|If I Had a Hammer|
Trying to fit square pegs into round holes is wrong on many levels:
- The peg is damaged,
- The hole is damaged,
- The fit is never quite right,
- Peg pounding requires an extra expense of energy,
- Time spent forcing the union is an opportunity lost.
Philosophers have long wondered why people will do a certain thing (A) even when they know doing something else (B) would be a better choice.
Choosing A over B, when you believe B would be a better choice, results in a dis-integrated self image, the outcome of which is personal frustration as you try to pound your peg into an ill-fitting hole.
The ancient Greeks called this akrasia
-literally "without control". My friend Geoff Pynn teaches philosophy at Northern Illinois University. He tells me the "round hole and square peg"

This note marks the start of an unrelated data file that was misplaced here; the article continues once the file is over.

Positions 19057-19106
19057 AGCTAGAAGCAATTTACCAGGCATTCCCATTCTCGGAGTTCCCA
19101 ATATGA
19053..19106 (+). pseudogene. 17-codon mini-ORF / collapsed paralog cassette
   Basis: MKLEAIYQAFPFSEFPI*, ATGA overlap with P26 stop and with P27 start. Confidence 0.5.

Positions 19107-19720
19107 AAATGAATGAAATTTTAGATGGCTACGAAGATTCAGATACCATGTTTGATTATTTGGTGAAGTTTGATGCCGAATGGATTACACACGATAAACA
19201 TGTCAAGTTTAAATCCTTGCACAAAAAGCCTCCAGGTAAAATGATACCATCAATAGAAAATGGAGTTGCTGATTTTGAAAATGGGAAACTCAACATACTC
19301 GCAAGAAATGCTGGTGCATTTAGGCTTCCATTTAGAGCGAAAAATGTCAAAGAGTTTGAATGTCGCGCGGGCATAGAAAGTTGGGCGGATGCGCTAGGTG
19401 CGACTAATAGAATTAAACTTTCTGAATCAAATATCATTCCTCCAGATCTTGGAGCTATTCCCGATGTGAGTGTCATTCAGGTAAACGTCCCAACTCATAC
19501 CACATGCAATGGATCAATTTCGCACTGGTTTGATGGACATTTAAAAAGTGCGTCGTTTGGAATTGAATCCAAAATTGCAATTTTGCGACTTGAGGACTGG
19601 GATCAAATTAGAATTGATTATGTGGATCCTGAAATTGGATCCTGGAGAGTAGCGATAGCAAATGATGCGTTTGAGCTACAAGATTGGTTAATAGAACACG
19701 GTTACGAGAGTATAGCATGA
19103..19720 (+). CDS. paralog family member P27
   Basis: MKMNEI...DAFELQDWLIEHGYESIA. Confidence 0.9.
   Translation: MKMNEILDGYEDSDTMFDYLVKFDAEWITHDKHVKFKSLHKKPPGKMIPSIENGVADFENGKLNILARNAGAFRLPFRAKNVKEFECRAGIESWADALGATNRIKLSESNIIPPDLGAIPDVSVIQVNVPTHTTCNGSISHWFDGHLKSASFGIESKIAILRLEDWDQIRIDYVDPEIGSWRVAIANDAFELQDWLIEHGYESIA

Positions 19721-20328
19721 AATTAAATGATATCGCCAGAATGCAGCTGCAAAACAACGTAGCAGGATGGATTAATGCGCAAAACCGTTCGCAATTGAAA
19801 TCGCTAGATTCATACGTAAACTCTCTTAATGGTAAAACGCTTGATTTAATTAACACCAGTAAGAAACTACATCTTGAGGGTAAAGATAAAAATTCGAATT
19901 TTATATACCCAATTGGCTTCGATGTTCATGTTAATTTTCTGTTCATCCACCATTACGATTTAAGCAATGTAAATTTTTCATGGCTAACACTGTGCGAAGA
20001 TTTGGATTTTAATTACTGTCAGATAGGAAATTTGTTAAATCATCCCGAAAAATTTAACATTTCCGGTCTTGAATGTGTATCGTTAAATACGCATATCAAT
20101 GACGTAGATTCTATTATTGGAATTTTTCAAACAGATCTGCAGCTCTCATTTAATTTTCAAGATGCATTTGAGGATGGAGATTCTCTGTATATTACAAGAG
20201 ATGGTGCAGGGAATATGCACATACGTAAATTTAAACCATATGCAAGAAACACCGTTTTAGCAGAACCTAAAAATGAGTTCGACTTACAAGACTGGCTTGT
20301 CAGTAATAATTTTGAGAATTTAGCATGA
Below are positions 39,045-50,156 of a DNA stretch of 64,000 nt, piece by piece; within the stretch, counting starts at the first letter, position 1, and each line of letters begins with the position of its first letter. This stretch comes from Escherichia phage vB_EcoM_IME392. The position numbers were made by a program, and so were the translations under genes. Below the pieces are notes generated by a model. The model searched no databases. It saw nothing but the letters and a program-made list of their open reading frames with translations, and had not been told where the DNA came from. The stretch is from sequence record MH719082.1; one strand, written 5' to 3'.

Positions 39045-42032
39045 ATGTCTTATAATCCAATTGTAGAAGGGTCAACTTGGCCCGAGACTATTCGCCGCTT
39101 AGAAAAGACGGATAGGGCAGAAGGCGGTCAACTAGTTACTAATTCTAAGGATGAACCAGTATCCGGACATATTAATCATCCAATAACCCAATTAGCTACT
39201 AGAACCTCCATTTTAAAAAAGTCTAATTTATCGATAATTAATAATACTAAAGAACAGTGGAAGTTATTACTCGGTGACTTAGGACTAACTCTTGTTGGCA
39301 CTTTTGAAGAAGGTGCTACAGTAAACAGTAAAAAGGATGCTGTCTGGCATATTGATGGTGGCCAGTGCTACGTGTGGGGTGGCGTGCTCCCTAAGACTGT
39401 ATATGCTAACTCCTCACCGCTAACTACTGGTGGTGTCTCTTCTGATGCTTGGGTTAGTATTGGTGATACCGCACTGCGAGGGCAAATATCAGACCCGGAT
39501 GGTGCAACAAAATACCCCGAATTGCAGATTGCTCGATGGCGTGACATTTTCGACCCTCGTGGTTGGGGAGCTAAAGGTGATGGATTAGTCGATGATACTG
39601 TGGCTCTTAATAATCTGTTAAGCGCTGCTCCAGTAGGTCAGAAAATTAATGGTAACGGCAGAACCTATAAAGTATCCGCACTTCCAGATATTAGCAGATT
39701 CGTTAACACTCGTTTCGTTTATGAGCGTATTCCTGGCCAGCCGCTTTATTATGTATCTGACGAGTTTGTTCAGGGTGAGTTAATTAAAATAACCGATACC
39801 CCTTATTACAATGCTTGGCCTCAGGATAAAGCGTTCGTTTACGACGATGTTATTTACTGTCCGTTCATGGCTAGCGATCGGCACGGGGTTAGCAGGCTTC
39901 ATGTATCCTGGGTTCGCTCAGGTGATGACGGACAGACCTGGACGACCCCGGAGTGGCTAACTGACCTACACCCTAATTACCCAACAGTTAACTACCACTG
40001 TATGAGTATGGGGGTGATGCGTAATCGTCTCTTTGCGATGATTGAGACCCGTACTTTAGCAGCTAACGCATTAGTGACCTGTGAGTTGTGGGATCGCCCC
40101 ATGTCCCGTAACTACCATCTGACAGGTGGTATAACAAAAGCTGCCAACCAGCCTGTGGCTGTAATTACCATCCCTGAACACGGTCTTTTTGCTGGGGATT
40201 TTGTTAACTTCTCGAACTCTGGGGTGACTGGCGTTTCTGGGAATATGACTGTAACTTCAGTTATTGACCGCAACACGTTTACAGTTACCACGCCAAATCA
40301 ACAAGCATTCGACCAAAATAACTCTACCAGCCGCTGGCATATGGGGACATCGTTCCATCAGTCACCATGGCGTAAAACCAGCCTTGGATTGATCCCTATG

issue has been with us for a long time: "Plato held that akrasia was impossible, that all action is preceded by conscious judgment, making the action an individual's personal best choice. On the other hand, Aristotle held that doing A while believing B was not only possible, but common."
Beyond the obvious moral dilemma of functioning as a house divided against itself, the practice of akrasia hinders one's ability to reach full potential - lowering productivity and personal satisfaction.
The extra time and energy you waste trying to pound your square peg into a round hole should be applied toward more productive results.
Very little in life can be reduced to a simple A versus B- round versus square-but we all face circumstances where we'd be more productive and more satisfied if our activities were more closely aligned with our personal abilities.
Helping your team find the answers to these questions will improve performance metrics and save time:
Until next time -
Do you know the shape of your peg?
Can you clearly describe it to others?
- Do you have the chance to do what you do best, every day?